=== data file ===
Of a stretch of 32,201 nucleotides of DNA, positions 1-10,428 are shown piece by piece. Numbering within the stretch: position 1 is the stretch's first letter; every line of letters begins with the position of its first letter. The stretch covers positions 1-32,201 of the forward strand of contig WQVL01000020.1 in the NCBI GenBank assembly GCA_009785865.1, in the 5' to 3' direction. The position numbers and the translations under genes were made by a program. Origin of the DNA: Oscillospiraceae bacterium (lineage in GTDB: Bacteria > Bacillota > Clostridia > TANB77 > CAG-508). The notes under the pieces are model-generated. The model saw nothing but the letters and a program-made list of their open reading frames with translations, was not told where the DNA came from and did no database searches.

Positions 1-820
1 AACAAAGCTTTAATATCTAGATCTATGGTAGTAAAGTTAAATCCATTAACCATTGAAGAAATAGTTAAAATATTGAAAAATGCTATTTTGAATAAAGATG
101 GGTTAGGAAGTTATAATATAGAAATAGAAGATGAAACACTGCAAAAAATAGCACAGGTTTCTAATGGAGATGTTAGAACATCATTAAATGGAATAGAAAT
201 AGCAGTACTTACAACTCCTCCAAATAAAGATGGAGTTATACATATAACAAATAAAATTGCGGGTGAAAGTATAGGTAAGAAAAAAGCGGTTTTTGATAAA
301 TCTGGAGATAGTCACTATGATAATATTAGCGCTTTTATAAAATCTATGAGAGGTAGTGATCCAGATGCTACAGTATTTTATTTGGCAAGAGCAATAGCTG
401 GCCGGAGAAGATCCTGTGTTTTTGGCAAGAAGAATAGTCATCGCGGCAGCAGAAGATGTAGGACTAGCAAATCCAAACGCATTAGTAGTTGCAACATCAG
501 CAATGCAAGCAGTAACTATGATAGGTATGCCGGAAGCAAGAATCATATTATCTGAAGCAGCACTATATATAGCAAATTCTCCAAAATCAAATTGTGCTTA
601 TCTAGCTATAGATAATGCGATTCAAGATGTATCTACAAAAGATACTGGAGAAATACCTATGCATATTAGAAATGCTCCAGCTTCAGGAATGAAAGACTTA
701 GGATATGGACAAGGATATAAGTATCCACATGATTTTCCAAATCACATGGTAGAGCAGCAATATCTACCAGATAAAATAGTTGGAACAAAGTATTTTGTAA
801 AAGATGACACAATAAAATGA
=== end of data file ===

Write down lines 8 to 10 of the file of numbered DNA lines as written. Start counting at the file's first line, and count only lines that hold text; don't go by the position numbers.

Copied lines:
501 CAATGCAAGCAGTAACTATGATAGGTATGCCGGAAGCAAGAATCATATTATCTGAAGCAGCACTATATATAGCAAATTCTCCAAAATCAAATTGTGCTTA
601 TCTAGCTATAGATAATGCGATTCAAGATGTATCTACAAAAGATACTGGAGAAATACCTATGCATATTAGAAATGCTCCAGCTTCAGGAATGAAAGACTTA
701 GGATATGGACAAGGATATAAGTATCCACATGATTTTCCAAATCACATGGTAGAGCAGCAATATCTACCAGATAAAATAGTTGGAACAAAGTATTTTGTAA